Bryan Caplan  

The Real Dependency Ratio

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Most economists will tell you that the real problem with Social Security is demography. (Here's William Poole). The fraction of people over 65 will keep rising, implying a growing dependency ratio.

The problem is that this is only the ratio of retirees to working-age people. But wouldn't a better measure of dependency just be the ratio of workers to people? When you think about it this way, the aging of the population is balanced by (a) the fall in the fraction of children, and (b) the rise in female labor force participation. As one website that I wouldn't normally like explains:

It's the overall dependency ratio—–the number of workers relative to all non-workers, including the aged, the young, the disabled, and those choosing not to work—that determines whether society can "afford" the baby boomers' retirement years. In the 1960s we had 1.05 workers for each dependent, and we were building new schools and the interstate highway system and getting ready to put a man on the moon. No one bemoaned a demographic crisis or looked for ways to cut the resources allocated to children; in fact, the living standards of most families rose rapidly. In 2030, we will have 1.27 workers per dependent. We'll have more workers per dependent in the future than we did in the past. While it is true a larger share of total output will be allocated to the aged, just as a larger share was allocated to children in the 1960s, society will easily produce adequate output to support all workers and dependents, and at a higher standard of living.
I'm not sure I trust their exact projections, but the fundamental point seems sound. One non-working segment of the population - the elderly - is growing as a percent of the population; two others - kids and women out of the labor force - are shrinking. (Though don't forget about the rise of non-working adult men!) Has anyone redone the standard Social Security projections to take account of this?

Update: I found respectable projections for the U.S. worker: population ratio here. Just search for Figure 1. It's still expected to decline in coming decades, but the change is quite a bit milder than the retiree: working-age adult ratio.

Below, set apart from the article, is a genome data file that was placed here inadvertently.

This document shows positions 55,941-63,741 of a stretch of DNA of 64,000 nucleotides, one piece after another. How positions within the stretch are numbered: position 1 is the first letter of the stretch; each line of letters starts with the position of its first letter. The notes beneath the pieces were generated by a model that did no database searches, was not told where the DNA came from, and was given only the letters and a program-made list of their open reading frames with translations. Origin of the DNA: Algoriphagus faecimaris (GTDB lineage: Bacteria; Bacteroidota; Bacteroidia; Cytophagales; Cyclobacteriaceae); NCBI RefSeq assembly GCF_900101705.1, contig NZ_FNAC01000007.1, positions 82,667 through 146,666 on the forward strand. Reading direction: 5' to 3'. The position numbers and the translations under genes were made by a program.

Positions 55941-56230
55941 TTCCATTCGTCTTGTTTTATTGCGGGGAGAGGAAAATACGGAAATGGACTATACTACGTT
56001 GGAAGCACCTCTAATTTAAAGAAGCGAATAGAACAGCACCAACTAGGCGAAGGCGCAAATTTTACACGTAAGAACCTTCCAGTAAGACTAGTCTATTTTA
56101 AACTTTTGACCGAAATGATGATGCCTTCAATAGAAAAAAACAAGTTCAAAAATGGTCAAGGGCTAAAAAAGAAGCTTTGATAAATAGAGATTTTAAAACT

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COMMENTS (34 to date)
Dan Weber writes:

If a senior citizen is working part-time, does he count that as a dependent, a worker, or both?

I suspect he's treating them as non-dependent workers, but they are really both dependents and workers.

Art Woolf writes:

One problem with lumping together kids and the over 65 crowd is that kids are pretty cheap. They are willing to live in a house with (usually) two older people that are called parents. They do consume a lot of education, and more education than older people.

That's more than offset by what older people consume. They want to live in their own homes, and they consume a lot of health care--a lot more than kids. On balance, I'd say it takes a lot more of working people's resources to support over 65 year olds than it does to support under 21 year olds.

Stan Greer writes:

The problem with Bryan Caplan's theory is that he doesn't think very far ahead.

There's only so much "bang" you can get out of reducing the dependency ratio by reducing the number of dependent children.

Within a couple of generations, you have far fewer available workers than you did before and the only way to reduce the dependency ratio further is to have virtually no kids at all.

Of course, if America completely depopulates itself, that will "solve" the Social Security/Medicare problem, but not in a good way.

For some reason, libertarian economists like Bryan Caplan understand it makes sense for a society to invest in things, but don't seem to see any point in "investing" in future generations of employees/employers.

It's remarkably short term and shallow thinking for someone who fancies himself to be far smarter than the average Joe.

Lord writes:

While the dependency ratio will increase for some time, it will flatten to constant over the next few decades. It is already higher in many other industrial societies than it will ever become here. We are merely transitioning from a growing to a stable population.

Bryan Caplan writes:
Stan Greer writes:

The problem with Bryan Caplan's theory is that he doesn't think very far ahead.

[...]

Within a couple of generations, you have far fewer available workers than you did before and the only way to reduce the dependency ratio further is to have virtually no kids at all.

Of course, if America completely depopulates itself, that will "solve" the Social Security/Medicare problem, but not in a good way.

For some reason, libertarian economists like Bryan Caplan understand it makes sense for a society to invest in things, but don't seem to see any point in "investing" in future generations of employees/employers.

I guess you've missed my long series of natalist posts, Stan. I share your concerns. But I've still realized that the standard dependency ratio numbers exaggerate the problem of dependency.
Bryan Caplan writes:
Art Woolf writes: